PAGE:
antique-wardrobe, pixabay

This story has me wondering.

  • In whose bedroom was the wardrobe? Was it Jesse’s room?
  • Did anyone in the house smoke cigarettes? I wonder if Jesse or someone else had a discreet smoke before breakfast, then hid the presumed-extinguished cigarette inside the wardrobe.
  • Were there any young children in the household who might have been playing with matches?
  • I didn’t know that there were Boy Scout troops in Tyro at that time. I wonder if my grandfather, Clarence, was ever in the Scouts.

Although we can’t answer these questions, I’ll just share the clipping here with the presumption that Jesse McGhee was a hero for saving the Taylor family home from burning down.

Jesse McGhee - fire in wardrobeJesse McGhee – fire in wardrobe Fri, Aug 10, 1917 – 1 · Tyro Truth (Tyro, Kansas) · Newspapers.com

Emporia Mystery Photos


I’ve received a further batch of photos from my Ellison distant cousin. We first connected through our both taking the Ancestry DNA test. We are working together trying to solve the mystery of who these shared ancestors in the unlabeled vintage pictures might be.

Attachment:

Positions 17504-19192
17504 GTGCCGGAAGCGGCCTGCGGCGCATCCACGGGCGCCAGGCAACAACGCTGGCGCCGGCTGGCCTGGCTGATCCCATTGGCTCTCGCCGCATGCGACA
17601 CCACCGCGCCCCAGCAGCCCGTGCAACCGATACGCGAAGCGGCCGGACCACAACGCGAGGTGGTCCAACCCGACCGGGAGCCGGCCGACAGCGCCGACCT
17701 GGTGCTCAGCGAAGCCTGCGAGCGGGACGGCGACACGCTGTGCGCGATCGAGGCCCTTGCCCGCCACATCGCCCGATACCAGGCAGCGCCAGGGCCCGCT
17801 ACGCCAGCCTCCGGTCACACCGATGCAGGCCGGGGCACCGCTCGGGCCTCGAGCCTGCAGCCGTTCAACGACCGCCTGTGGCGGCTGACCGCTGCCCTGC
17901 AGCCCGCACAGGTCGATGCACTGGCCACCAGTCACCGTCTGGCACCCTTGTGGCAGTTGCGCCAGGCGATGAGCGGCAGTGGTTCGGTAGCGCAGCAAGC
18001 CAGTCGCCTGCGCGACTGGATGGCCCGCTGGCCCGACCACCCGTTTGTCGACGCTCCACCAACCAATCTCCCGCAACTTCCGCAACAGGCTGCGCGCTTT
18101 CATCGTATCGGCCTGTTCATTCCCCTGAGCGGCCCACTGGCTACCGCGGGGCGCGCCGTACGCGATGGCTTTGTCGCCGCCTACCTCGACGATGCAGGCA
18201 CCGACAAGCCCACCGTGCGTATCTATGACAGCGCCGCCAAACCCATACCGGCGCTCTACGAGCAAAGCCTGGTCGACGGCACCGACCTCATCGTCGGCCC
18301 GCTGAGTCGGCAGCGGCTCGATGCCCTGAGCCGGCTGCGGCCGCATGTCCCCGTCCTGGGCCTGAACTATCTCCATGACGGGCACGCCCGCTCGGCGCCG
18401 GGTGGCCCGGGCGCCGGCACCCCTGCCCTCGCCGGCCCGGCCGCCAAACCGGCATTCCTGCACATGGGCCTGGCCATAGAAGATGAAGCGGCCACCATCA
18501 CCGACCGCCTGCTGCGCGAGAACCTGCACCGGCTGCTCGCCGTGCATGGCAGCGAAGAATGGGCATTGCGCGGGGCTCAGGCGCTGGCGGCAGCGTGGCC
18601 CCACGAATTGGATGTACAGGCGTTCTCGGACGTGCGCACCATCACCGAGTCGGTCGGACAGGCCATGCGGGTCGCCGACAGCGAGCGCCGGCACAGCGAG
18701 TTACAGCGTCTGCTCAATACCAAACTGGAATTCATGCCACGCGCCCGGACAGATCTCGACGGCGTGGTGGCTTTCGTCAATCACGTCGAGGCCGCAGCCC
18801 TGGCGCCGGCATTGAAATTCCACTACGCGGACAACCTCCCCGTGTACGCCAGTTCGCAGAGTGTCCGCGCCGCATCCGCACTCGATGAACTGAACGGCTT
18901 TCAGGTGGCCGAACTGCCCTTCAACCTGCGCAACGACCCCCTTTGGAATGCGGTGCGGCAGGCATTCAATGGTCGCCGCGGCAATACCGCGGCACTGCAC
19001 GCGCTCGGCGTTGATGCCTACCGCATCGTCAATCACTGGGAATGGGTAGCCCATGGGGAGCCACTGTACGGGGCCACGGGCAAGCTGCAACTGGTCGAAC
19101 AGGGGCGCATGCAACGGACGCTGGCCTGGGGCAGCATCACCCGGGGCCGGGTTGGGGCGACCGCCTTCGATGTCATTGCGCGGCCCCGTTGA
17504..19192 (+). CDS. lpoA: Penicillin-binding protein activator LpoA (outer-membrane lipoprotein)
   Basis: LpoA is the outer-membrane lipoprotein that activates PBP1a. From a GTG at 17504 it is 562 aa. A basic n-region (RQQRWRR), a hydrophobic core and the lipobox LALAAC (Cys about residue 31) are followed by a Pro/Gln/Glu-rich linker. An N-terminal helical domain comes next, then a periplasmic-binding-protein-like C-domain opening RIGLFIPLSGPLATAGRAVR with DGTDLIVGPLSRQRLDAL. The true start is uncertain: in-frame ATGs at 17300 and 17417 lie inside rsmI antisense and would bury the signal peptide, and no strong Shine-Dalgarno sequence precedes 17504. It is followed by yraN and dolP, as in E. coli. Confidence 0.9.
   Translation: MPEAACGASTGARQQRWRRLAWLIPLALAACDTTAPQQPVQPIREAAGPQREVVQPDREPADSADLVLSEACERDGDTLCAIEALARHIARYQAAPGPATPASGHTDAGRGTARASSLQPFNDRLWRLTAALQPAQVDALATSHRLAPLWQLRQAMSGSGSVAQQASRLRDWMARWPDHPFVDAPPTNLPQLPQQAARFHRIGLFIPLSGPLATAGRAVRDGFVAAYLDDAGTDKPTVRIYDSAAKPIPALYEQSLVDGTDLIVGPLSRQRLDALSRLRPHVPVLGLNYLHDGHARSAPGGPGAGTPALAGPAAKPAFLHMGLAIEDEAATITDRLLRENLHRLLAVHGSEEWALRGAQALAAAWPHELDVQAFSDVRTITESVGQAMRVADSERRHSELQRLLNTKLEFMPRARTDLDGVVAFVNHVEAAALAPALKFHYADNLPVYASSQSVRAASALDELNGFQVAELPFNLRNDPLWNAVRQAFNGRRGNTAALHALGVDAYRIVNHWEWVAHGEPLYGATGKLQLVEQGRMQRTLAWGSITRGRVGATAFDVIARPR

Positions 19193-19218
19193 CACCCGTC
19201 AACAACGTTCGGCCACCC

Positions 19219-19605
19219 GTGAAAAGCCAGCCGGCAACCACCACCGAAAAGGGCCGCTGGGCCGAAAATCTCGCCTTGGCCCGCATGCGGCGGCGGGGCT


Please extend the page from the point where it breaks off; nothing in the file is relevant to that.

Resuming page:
The ones I’m sharing today are all from studios in Emporia or Eureka, Kansas. I’ll share this in the Kansas History Geeks group on Facebook and send it to the historical societies in Greenwood and Lyon Counties. Who knows? Someone might recognize their great-grandparents or have a photo with these same people in it.

Just for fun, I ran the photo through the automatic colorizing offered on the Family Search website. It gives an added dimension to the people but didn’t help me in identifying them.